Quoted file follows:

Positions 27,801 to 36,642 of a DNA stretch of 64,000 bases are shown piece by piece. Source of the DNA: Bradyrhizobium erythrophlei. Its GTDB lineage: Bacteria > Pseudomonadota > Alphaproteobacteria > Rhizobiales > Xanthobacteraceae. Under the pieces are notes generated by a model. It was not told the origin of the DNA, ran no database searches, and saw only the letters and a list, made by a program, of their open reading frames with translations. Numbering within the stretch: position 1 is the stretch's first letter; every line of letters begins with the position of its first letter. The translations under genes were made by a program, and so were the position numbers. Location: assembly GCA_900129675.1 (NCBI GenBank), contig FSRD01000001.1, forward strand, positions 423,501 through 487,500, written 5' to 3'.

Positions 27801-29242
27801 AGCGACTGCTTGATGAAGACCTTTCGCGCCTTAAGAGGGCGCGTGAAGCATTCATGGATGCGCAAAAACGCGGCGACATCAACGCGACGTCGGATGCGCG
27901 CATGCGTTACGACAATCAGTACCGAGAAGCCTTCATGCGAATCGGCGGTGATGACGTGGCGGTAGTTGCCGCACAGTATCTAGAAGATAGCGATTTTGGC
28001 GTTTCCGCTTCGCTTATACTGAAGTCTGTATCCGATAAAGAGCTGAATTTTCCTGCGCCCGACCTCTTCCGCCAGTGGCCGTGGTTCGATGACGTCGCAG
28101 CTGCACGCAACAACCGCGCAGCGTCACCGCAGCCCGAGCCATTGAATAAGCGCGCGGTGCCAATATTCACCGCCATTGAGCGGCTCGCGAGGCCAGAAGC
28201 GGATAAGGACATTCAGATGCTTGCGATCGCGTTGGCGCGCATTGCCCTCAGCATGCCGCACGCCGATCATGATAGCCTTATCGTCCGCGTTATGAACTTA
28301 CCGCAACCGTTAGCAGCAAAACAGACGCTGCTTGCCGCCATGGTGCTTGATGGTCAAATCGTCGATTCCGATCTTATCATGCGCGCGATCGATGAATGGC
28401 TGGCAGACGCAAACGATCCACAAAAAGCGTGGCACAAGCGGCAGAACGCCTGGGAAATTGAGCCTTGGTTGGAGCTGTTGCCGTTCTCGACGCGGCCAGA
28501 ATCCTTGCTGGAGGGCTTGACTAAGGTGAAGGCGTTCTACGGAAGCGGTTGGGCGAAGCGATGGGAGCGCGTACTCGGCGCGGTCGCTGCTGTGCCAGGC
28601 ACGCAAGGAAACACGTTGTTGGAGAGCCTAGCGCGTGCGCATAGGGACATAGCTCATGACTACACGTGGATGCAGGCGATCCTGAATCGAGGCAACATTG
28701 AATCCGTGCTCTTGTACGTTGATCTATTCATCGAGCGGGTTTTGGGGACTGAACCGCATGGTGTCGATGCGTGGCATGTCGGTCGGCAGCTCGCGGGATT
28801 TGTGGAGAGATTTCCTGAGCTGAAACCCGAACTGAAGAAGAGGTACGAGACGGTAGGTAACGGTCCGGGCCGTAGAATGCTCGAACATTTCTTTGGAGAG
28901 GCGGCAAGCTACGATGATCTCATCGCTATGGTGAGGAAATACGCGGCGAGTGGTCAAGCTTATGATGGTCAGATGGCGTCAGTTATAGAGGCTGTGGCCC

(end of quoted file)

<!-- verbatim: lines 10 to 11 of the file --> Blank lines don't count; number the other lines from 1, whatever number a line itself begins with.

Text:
28501 ATCCTTGCTGGAGGGCTTGACTAAGGTGAAGGCGTTCTACGGAAGCGGTTGGGCGAAGCGATGGGAGCGCGTACTCGGCGCGGTCGCTGCTGTGCCAGGC
28601 ACGCAAGGAAACACGTTGTTGGAGAGCCTAGCGCGTGCGCATAGGGACATAGCTCATGACTACACGTGGATGCAGGCGATCCTGAATCGAGGCAACATTG